wallpaper

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Image features a wallpaper frieze with a bucolic scene of rolling hills, while picket fences, and groves of trees. Please scroll down to read the blog post about this object.
Dining with the Poppies
This is a fun frieze, also known as a wide border, produced in America during the early years of the twentieth century. It captures a bucolic scene of rolling hills, white picket fences, and fields of red poppies. I almost expect to see horses trotting by, or cows grazing. The design has a deep perspective...
Image features an Empire-style wallpaper with two figural landscape views. Please scroll to read the blog post about this object.
Roses and Music, or Cat and Mouse
This wallpaper format is fairly typical of a new genre that appeared following the upheaval of the French Revolution. The designs consist of one or two landscape views which alternate with one or two smaller secondary elements. These are almost always printed over a spotted or otherwise patterned ground. This particular design contains two each...
Image features a design of a black sheep or ewe performing a variety of beauty rituals. Please scroll down to read the blog post about this object.
This Ewe Rocks!
I always get good feedback when I blog about poodle wallpapers from the post-war period. They seem to trigger an emotional response, and people either love them or hate them. I’ve pretty much exploited all the poodle wallpapers in the collection, but fear not, I’ve found a substitute. This paper features a black sheep, primping...
Selling Victorian Wallpaper
The wallpaper manufacturer, Jeffrey & Co. published the trade catalog, The “Victorian” wall-papers, embossed leather-papers, staircase decorations, ceiling papers, detailing their collection of wallpapers, in 1887. Based at 64 Essex Road in London, the firm worked with a variety of designers who were active in the aesthetic and arts and crafts movements, such as E.W....
Image features a wallpaper with mosaic-like design composed of butterfly wings. Please scroll down to read the blog post about this object.
Winging It
Thought it was time to show another wallpaper by Damien Hirst. Like many modern and contemporary artists who turn to wallpaper design, Hirst uses his artwork or installations as inspiration. This is based on the “Kaleidoscope” paintings Hirst began creating in 2001, where butterflies, or butterfly wings, were arranged in elaborate patterns and adhered to...
Image features a wallpaper with an arabesque design containing floral bouquets, cupids, vases, and acanthus scrolls. Please scroll down to read the blog post about this object.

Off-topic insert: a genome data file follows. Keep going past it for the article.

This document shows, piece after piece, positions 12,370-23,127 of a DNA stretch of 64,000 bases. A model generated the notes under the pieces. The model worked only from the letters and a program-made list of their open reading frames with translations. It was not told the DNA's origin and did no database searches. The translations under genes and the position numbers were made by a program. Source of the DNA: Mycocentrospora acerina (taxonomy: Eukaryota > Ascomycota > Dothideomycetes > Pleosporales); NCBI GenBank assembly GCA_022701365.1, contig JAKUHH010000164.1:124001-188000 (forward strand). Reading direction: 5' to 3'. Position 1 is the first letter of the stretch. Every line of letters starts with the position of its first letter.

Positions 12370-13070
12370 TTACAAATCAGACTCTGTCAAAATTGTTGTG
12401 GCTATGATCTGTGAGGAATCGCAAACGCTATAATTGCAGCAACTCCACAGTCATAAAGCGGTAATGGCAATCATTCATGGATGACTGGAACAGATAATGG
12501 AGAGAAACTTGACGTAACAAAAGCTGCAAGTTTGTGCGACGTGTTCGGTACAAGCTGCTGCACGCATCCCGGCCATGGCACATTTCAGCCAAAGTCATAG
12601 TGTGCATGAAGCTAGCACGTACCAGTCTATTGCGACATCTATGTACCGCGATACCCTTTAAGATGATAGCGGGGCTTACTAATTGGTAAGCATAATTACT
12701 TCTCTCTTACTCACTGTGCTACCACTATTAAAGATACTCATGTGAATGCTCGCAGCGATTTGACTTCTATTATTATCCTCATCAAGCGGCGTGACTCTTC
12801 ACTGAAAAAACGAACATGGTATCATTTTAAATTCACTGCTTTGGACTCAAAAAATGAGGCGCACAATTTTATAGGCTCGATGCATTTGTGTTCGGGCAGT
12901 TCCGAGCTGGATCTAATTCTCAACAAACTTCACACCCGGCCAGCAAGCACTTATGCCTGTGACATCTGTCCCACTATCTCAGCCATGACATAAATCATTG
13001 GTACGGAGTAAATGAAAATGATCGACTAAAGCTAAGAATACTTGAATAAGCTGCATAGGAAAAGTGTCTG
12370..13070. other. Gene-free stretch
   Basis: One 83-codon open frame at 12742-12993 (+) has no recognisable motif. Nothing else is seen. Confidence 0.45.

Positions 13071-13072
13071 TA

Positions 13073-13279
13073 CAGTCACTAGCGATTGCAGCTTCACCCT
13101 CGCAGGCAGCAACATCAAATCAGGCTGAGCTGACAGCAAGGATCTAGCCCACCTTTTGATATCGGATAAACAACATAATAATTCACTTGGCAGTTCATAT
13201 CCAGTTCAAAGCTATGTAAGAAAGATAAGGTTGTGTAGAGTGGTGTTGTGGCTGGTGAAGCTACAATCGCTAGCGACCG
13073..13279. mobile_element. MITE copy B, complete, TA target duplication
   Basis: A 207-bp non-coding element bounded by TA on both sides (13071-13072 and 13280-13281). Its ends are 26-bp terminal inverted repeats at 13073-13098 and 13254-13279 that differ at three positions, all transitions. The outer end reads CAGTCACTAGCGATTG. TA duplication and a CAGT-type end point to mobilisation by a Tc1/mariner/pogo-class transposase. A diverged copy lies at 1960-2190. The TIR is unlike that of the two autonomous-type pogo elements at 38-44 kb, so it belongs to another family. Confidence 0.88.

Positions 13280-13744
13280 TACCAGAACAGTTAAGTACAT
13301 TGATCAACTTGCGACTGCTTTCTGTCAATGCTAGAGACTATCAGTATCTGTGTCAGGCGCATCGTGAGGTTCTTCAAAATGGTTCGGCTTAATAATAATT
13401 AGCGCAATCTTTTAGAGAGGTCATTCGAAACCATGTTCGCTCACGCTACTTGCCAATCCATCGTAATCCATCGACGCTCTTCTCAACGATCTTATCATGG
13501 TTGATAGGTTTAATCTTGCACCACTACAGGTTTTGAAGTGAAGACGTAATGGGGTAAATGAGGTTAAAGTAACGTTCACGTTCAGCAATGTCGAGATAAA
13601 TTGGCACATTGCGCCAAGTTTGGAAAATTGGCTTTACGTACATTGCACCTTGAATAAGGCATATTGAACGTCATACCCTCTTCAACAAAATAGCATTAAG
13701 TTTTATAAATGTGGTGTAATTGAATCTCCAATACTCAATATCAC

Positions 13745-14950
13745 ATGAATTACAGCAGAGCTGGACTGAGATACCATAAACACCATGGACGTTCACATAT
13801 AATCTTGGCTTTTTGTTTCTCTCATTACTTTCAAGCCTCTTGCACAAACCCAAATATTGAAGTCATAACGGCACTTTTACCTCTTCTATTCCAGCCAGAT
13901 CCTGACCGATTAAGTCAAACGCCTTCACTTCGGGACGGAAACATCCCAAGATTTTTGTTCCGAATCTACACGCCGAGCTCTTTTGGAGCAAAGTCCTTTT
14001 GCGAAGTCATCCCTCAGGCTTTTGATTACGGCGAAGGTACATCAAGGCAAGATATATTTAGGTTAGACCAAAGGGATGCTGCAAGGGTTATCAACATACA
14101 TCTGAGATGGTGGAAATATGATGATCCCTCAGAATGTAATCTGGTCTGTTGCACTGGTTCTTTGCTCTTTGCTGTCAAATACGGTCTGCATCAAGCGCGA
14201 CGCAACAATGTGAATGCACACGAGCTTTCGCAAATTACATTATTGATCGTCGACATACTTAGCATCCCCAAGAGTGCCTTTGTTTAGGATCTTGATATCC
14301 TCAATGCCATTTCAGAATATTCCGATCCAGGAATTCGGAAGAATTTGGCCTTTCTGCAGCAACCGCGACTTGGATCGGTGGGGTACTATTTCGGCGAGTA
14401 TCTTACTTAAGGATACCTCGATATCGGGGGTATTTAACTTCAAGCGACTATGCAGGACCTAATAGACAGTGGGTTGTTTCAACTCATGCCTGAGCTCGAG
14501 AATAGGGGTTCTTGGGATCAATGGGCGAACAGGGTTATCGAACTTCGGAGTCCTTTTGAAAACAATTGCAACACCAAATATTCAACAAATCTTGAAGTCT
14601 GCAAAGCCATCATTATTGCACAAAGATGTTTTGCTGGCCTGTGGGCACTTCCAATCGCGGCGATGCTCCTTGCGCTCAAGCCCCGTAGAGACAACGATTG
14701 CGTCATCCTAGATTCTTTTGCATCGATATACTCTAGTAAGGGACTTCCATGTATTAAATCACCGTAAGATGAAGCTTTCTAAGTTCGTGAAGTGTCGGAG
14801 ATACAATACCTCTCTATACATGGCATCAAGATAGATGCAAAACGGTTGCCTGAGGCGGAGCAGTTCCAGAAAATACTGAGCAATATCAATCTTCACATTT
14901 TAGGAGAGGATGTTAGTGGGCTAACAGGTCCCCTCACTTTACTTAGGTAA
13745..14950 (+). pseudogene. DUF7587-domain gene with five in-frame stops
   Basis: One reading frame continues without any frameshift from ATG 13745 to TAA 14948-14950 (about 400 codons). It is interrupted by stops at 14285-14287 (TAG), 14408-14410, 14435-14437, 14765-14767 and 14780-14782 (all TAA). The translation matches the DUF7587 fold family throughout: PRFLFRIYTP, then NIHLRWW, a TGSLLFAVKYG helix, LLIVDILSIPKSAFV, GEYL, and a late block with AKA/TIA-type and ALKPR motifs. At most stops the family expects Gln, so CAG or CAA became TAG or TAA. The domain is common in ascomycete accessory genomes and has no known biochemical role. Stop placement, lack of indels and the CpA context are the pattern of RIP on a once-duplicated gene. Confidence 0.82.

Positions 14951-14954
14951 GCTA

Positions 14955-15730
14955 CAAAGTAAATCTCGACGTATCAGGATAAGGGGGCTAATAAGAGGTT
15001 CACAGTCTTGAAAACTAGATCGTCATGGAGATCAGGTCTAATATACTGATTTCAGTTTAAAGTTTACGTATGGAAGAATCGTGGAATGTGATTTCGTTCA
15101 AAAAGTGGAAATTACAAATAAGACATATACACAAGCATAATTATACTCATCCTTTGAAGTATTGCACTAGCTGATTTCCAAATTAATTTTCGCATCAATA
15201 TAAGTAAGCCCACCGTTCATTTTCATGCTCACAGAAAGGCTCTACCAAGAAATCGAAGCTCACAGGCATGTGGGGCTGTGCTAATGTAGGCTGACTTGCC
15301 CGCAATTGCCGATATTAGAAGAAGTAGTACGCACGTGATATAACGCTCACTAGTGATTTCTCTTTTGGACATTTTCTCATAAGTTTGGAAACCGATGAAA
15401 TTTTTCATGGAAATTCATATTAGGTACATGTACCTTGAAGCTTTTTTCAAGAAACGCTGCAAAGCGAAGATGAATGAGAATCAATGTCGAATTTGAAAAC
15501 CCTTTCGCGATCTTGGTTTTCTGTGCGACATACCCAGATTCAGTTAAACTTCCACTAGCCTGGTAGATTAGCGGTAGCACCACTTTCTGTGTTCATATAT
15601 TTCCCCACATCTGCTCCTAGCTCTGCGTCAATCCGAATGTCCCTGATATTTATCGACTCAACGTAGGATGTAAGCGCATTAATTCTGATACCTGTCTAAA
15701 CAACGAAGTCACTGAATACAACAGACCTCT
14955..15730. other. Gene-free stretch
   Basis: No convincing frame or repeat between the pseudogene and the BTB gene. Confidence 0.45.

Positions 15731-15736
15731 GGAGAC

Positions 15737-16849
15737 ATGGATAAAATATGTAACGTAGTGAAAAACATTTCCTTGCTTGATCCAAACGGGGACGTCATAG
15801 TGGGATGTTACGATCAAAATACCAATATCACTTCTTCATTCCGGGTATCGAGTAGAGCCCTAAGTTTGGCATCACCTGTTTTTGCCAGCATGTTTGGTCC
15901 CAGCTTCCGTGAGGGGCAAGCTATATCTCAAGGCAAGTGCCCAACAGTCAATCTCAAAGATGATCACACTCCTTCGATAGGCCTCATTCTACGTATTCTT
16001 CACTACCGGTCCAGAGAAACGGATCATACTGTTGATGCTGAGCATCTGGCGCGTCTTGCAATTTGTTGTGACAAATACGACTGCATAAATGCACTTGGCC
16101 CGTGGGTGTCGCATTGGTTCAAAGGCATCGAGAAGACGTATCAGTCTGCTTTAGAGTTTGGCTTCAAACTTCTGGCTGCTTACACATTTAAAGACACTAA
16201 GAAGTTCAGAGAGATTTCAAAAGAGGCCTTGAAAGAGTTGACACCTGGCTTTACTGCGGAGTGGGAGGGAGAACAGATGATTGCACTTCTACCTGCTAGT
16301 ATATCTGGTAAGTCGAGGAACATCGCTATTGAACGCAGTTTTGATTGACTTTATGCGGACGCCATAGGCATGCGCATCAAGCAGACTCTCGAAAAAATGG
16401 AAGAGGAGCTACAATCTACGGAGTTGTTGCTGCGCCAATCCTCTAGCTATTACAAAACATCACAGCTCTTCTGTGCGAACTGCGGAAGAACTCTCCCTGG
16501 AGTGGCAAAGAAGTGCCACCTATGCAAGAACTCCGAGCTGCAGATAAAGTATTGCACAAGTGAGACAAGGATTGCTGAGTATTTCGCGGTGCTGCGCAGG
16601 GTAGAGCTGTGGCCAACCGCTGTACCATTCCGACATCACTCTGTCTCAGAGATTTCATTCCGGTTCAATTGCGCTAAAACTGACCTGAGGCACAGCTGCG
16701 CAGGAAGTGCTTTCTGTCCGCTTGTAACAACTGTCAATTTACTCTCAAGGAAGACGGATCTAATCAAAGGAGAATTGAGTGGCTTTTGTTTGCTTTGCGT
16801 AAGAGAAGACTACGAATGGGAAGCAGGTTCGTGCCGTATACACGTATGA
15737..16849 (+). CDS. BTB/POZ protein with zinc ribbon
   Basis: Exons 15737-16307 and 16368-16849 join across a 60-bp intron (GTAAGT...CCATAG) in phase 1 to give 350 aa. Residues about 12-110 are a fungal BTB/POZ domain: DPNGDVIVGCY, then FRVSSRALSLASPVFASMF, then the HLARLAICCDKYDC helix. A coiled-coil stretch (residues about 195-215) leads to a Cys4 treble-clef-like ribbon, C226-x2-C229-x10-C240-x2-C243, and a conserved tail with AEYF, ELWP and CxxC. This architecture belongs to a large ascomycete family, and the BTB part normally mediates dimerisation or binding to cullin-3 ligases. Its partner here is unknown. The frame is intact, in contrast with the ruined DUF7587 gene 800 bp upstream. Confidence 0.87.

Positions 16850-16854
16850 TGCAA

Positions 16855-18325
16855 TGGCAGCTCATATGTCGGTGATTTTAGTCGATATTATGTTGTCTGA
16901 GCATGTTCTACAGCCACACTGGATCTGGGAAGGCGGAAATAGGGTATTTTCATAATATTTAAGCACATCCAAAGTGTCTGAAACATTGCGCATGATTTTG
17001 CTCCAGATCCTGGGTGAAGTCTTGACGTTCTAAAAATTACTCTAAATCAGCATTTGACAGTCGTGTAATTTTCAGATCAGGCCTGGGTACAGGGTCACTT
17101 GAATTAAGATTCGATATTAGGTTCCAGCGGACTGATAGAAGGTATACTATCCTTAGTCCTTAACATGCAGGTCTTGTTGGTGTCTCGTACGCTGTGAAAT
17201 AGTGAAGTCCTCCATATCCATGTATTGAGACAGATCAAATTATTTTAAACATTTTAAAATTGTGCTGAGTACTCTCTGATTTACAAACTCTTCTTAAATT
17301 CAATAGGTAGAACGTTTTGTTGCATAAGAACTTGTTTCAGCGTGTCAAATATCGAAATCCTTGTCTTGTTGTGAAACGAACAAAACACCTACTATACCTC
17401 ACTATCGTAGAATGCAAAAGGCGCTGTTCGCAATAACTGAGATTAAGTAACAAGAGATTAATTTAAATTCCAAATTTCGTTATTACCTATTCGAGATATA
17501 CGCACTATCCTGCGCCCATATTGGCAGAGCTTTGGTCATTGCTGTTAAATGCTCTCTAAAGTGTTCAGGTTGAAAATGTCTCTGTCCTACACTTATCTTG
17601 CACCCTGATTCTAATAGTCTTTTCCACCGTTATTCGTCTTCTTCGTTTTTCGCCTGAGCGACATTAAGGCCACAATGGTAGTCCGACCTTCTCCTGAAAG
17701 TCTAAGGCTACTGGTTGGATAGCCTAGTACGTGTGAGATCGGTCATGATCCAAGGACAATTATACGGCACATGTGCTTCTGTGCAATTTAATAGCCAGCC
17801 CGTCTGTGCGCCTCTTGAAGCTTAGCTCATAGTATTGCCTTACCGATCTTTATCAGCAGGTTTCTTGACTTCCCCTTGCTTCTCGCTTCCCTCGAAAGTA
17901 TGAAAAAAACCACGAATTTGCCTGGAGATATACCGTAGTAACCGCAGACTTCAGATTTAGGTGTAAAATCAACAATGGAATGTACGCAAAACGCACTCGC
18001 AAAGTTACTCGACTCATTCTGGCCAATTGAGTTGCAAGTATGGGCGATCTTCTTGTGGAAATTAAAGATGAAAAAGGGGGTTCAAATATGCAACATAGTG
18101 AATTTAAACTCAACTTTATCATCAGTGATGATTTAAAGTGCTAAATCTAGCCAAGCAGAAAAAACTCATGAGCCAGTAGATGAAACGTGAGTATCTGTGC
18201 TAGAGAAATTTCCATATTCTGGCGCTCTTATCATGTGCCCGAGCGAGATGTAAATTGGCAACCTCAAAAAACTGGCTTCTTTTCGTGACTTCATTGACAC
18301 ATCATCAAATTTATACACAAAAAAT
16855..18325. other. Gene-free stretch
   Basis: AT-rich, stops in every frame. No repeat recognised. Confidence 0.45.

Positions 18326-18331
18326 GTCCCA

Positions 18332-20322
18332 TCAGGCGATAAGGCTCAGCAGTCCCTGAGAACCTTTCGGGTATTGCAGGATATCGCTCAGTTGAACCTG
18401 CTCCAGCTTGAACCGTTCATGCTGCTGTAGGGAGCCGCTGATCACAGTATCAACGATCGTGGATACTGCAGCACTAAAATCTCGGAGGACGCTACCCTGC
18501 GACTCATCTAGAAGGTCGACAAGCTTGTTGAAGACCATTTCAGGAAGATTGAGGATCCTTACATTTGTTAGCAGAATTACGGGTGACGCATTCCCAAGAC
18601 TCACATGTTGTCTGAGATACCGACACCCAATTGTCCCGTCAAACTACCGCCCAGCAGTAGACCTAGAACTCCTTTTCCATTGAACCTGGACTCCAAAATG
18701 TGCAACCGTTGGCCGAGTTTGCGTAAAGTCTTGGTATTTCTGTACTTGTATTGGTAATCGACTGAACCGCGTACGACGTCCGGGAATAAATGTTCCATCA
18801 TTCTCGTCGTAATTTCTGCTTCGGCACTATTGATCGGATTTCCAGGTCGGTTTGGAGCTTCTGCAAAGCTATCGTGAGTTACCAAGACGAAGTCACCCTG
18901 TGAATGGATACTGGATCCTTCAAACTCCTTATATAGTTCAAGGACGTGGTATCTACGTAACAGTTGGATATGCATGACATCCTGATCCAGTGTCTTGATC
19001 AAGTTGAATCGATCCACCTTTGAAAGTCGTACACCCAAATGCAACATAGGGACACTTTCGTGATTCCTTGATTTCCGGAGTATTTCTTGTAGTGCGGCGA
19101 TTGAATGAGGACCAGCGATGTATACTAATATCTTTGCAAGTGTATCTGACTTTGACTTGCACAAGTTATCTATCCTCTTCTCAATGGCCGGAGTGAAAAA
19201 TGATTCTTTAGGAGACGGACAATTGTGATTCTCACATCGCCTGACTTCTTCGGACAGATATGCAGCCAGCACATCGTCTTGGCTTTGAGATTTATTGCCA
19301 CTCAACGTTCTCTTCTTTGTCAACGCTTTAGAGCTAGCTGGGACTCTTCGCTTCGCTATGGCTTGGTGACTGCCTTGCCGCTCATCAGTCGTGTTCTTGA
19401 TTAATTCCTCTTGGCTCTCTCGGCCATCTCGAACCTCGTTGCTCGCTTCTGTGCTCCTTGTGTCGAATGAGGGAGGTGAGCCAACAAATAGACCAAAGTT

A Stellar Arabesque
France started making advancements in wallpaper manufacture in the 1770s, and by the 1780s they were making papers of a quality that has never been surpassed. Réveillon is one of the better-known manufacturers from this period, and was most celebrated for his arabesque designs, which were influenced by the recently discovered wall paintings at Herculaneum...
Image features a blue wallpaper with design of white skeletons each assuming a different pose. Please scroll down to read the blog post about this object.
Perky Little Skeletons
Perfect for the Halloween season is this wallpaper aptly titled “Skeletons”. The pattern is composed of skeletons each assuming a different wacky pose. There are nine different poses in total, forming a neat grid, but the designer’s skill in placing the motifs creates a nice overall flow which appears to contain an unlimited variety of...
Image features a wallpaper design of scrolling cast iron work, printed in orange on a red ground. Please scroll down to read the blog post about this object.
A Wallpaper Stronghold
In celebration of the milestone 20th anniversary of the National Design Awards, this week’s Object of The Day posts honor National Design Award winners. Citadel is among the early wallpaper designs Jack Lenor Larsen created for Karl Mann. This is a striking, intense pattern that needs to be viewed up close or zoomed in on...
Image shows a wallpaper with postcard views of equestrian scenes. Please scroll down for further information on this object.
Cowboys in Postcard Views
The framework of this wallpaper illustrates a format of “postcard” views popularized during the second half of the 19th century. This design format was available in a wide variety of tile and ashlar block styles, from rustic to more sophisticated. The paper contains four different views, each showing a different equestrian scene, all set in...